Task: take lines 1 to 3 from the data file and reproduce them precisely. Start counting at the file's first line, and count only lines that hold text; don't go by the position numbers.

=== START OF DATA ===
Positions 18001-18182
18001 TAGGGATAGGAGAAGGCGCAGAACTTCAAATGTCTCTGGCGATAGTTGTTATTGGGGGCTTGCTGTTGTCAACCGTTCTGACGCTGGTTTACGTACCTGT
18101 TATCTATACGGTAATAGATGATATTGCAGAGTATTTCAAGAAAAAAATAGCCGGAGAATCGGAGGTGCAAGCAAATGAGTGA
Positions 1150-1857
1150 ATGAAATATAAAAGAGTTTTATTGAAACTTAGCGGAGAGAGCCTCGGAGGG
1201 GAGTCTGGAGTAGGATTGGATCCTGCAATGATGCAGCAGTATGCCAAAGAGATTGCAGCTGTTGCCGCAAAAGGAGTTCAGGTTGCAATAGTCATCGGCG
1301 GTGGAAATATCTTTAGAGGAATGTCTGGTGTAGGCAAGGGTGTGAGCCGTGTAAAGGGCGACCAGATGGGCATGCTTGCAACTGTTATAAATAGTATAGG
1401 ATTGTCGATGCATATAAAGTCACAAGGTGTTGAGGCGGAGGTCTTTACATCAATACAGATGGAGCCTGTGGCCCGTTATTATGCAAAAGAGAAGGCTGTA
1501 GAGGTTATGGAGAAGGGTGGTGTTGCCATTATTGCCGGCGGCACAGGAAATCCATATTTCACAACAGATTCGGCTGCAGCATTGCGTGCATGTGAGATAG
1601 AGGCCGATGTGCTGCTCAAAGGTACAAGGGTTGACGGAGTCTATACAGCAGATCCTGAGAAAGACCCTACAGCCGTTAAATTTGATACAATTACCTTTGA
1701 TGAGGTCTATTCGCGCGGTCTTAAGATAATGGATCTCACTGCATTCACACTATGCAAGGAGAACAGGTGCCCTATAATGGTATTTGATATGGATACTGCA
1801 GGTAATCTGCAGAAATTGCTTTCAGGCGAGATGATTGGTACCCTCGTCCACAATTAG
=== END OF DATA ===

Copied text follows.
Positions 18001-18182
18001 TAGGGATAGGAGAAGGCGCAGAACTTCAAATGTCTCTGGCGATAGTTGTTATTGGGGGCTTGCTGTTGTCAACCGTTCTGACGCTGGTTTACGTACCTGT
18101 TATCTATACGGTAATAGATGATATTGCAGAGTATTTCAAGAAAAAAATAGCCGGAGAATCGGAGGTGCAAGCAAATGAGTGA